Anyone familiar with Palestinian anti-Wall demonstrations knows that Israel’s use of tear gas is a regular occurrence. The Israeli military uses both long and short range powder and gas tear gas canisters as a means of crowd dispersal.
On the morning of 1 January, Bil’in village resident Jawaher Abu Rahmah became the first victim of Israel’s liberal tear gas usage, after she inhaled large amounts of the gas that was sprayed at Bil’in village demonstrators by the Israeli military on Friday, 31 December.
The 36 year old, whose brother Bassem Abu Rahmah was killed by a tear gas projectile fired at his chest by Israeli soldiers in April 2009, was taken to the hospital following the protest but did not respond to treatment.
Some of the tear gas canisters used by the Israeli military are manufactured by the American company Combined Systems Inc., which is based in Jamestown, Pennsylvania. The company manufactures a variety of grenades, aerosols, impact munitions, and arms launchers.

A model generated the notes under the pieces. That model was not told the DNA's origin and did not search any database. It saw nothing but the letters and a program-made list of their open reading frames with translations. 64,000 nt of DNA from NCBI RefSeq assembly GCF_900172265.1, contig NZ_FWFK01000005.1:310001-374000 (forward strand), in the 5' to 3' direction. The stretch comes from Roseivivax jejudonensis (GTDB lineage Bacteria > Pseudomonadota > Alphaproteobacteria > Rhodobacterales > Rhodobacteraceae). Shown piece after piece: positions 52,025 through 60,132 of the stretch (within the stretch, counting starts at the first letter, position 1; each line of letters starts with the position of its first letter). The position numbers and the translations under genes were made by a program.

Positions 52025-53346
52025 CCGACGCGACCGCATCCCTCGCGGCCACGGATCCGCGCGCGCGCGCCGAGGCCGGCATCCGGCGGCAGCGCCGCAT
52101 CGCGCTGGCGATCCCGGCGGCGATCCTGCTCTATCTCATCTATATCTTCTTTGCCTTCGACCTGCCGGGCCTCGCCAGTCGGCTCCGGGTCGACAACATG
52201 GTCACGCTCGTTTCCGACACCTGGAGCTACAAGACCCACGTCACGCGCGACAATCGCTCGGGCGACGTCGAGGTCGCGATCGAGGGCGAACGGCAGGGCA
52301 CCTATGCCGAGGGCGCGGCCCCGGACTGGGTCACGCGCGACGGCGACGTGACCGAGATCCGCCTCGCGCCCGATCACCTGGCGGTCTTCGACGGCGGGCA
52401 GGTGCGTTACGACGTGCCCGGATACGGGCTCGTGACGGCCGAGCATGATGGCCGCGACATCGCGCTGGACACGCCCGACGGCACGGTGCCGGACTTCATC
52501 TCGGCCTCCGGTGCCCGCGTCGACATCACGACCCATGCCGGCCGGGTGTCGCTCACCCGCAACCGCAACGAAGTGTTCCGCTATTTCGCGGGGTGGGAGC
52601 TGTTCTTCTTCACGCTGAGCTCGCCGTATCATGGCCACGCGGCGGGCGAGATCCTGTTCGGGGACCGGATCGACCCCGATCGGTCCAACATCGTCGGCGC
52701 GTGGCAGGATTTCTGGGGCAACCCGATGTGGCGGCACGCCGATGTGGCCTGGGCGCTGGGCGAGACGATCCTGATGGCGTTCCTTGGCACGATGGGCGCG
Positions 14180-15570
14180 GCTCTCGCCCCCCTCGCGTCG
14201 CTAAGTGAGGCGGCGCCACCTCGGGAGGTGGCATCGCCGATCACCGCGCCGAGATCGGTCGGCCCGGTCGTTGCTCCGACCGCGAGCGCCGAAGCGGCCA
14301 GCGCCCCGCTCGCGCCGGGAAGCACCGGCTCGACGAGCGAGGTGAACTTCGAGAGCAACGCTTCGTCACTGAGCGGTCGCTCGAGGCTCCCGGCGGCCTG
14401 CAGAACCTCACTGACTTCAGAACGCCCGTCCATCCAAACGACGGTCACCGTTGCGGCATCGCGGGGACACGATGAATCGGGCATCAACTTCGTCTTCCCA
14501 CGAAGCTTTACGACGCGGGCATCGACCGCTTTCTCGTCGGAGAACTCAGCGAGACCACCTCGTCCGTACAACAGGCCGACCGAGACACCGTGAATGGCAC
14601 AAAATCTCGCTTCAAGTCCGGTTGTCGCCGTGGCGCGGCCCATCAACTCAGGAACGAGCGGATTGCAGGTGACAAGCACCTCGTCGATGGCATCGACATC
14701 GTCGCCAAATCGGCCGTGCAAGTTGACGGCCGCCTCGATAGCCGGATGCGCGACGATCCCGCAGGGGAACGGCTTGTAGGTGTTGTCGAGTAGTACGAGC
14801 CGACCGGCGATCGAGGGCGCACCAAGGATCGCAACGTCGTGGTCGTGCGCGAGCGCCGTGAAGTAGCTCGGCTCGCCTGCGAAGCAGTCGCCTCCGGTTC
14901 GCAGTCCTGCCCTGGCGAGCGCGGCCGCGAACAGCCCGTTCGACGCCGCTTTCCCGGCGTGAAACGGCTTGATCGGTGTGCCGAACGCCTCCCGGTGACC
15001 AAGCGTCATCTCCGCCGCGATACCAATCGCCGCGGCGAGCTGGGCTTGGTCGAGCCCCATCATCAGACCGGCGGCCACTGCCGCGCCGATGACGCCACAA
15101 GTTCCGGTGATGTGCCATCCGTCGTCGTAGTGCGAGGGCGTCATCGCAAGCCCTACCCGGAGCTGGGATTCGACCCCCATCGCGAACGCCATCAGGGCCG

While Combined Systems Inc. and the Israeli military maintain that the canisters being used are non-lethal, on its product notes Combined Systems recommends the use of a full face respirator with organic filter cartridge, or self contained breathing apparatus (SCBA) for those deploying the canisters. A SCBA is a device worn by rescue workers, firefighters, and others to provide breathable air in an Immediate Danger to Life and Health Atmosphere. Combined Systems further recommends ventilation, local exhaust, protective gloves, eye protection, protective clothing to prevent skin contact, and washing thoroughly after handling.
The tear gas being used by the Israeli military is commonly known as CS gas. Following the 1993 American FBI raid on a compound in Waco, Texas, in which large amounts of CS gas was used and dozens died, an investigation was conducted into the possible lethal effects of CS tear gas.1